Monday, 15 February 2016



House plants are part of the interior décor. Some may be permanent features providing interest in corners, around fireplaces, most of which are no longer a source of heat, in the middle of a table or other focal point or frequently on a windowsill. There is a plant for every occasion, though most are subject to changes in fashion. Forty years ago it was the time for the rubber tree plant and the cheese plant, and cactus were common on windowsills even though they seldom flowered.
Sophie with a couple of cyclamen plants
Today we have a huge range of foliage plants as well as flowering plants. The Dragon tree is very popular just now and the variegated rubber tree is making a comeback, but it is the flowering house plants that make the biggest impact. Most of these tend to have their own season, though sales are always high for Mothers Day and just before Christmas as we want to brighten up our rooms for festive visitors. It is very hard to resist the big bright red Poinsettias as a festive decoration, though we could also choose a cyclamen, an indoor azalea, a winter cherry (Solanum) or the Christmas
Winter Cherry
cactus (Zygocactus). Some are grown to give one display then discarded, but others can be retained and grown on to flower every year. Nowadays it is quite easy to find growing details on the internet to let us know whether to water and feed, or dry off as each plant has its own needs. The Christmas cactus is usually very reliable and as the plant gets bigger each year it can sometimes excel itself by a profusion of flowers in December then another show again a few months later. However this will exhaust it and as I found out it needs a rest for a year.
Another cactus worth growing on a warm south facing windowsill is the Rebutia cactus.
Keep it virtually bone dry all autumn and winter. It likes to flower in late spring to mid summer when it will need some moisture, then a wee bit more as it continues to grow. Then by the end of summer dry it off so it can rest till next year.
Cyclamen can be kept growing right through till spring to build up the strength of the corm, but then they need drying off for the summer. They will come back to life at the end of autumn after their rest.
Another very popular plant for year round interest is the dwarf orange bush with white scented citrus flowers followed by small oranges that can last for several months. However I can’t say the bonny wee oranges are sweet enough to eat when growing in our Scottish climate. They are also prone to scale insect attacks.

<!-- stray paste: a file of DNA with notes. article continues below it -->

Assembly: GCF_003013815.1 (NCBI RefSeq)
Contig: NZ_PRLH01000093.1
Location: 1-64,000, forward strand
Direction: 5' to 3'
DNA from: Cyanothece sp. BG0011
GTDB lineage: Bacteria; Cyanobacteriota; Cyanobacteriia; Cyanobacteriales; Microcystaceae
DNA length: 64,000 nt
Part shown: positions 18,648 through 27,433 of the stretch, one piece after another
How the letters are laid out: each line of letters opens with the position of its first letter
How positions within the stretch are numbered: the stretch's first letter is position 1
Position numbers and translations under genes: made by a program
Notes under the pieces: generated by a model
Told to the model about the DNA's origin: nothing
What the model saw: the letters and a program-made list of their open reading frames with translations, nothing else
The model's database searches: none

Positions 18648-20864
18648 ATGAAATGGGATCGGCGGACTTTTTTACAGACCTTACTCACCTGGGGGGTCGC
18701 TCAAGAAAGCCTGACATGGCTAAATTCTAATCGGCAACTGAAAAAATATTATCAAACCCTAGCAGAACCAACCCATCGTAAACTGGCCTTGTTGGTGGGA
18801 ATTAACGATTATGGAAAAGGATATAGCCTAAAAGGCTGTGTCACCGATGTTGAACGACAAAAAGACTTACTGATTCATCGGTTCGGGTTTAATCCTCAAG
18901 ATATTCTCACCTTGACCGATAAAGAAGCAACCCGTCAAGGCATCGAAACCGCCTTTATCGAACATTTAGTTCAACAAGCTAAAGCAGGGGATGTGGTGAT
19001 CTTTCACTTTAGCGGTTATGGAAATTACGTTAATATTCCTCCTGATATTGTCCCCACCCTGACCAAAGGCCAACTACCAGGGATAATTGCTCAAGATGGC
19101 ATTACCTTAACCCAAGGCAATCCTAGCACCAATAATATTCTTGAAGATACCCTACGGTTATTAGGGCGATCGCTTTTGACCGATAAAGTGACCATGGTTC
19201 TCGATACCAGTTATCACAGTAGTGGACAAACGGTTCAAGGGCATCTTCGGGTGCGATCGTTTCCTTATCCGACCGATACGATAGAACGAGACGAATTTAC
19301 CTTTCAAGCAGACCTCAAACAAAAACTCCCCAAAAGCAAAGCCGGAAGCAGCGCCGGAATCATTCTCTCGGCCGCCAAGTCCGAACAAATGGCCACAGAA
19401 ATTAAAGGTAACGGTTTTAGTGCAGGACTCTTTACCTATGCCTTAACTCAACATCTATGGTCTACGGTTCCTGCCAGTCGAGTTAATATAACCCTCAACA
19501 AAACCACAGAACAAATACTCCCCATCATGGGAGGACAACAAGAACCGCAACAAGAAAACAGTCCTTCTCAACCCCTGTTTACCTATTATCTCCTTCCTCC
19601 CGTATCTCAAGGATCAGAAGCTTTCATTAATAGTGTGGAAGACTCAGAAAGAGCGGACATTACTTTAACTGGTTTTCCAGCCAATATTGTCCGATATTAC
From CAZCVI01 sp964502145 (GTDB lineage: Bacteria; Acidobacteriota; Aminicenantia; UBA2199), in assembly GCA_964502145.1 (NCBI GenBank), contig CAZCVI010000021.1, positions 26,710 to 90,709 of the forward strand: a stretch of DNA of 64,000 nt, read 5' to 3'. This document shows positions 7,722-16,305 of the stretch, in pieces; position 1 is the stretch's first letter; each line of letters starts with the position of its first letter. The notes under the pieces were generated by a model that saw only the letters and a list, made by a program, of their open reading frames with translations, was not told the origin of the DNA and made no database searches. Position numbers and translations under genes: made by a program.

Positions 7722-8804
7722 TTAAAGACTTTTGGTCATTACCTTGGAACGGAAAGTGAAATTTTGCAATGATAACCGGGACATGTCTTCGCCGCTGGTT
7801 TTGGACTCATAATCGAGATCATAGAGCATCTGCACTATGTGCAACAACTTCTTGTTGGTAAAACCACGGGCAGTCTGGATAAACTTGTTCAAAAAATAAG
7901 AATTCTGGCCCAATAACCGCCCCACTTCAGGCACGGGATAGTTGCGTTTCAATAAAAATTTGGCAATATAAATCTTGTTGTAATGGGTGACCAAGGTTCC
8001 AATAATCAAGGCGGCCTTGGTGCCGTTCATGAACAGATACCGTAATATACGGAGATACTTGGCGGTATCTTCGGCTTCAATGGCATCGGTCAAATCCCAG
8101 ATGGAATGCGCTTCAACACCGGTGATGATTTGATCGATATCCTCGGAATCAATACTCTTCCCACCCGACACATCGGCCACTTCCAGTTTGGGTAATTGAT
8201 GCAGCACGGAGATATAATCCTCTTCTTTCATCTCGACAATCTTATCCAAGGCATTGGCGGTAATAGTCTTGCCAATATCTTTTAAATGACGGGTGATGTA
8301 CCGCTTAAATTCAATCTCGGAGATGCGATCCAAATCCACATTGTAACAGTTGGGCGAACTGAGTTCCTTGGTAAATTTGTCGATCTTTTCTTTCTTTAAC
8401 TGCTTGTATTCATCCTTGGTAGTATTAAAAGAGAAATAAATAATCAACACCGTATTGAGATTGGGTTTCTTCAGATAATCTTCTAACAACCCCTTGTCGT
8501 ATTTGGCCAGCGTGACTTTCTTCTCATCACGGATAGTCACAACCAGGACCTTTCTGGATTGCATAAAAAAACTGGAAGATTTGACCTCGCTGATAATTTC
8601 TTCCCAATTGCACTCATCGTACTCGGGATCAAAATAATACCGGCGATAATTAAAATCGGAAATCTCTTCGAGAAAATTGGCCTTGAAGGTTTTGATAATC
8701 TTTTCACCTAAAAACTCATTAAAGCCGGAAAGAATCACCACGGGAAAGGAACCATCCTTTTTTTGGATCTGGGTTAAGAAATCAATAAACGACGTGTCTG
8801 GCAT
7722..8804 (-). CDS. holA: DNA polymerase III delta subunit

Fuchsia Southern Belle
The Amaryllis bulb is a very popular Christmas present, and will flower in late winter. To get it to flower every year it needs watering and feeding up till the end of the summer when you dry it off for about three months. It flowers best when pot bound, so do not be in a rush to pot it up.
Orchids of the Phalaenopsis type are just about found in every home as they are very easy to grow and last for years. Look after them well and they should flower every year. They enjoy the warm moist atmosphere of a bright shower room, away from direct sunlight, as they absorb moisture from their aerial roots that grow outwards from the pot, so don’t cut these off to tidy up the plant. I have had mine for many years giving me such a good display that I must have done a dozen orchid paintings, mainly on large box canvases.
Geranium, fuchsias and Impatiens (Busy Lizzie) are garden bedding plants used for tubs, borders and baskets, but will also be very happy in the house on a bright windowsill, but not in full sun.

Wee jobs to do this week

Check over tree stakes, wire supports and ties on ornamental trees, shrubs and fruit. We are often too busy during the growing season, and tend to put off this task to a quiet moment. This is that quiet moment to secure young plants for another year. Ties on trees can also get too tight as the tree swells up as it grows, so the ties may need adjusting. Make sure the tree stake is well away from the trunk otherwise it is likely to cause damage.


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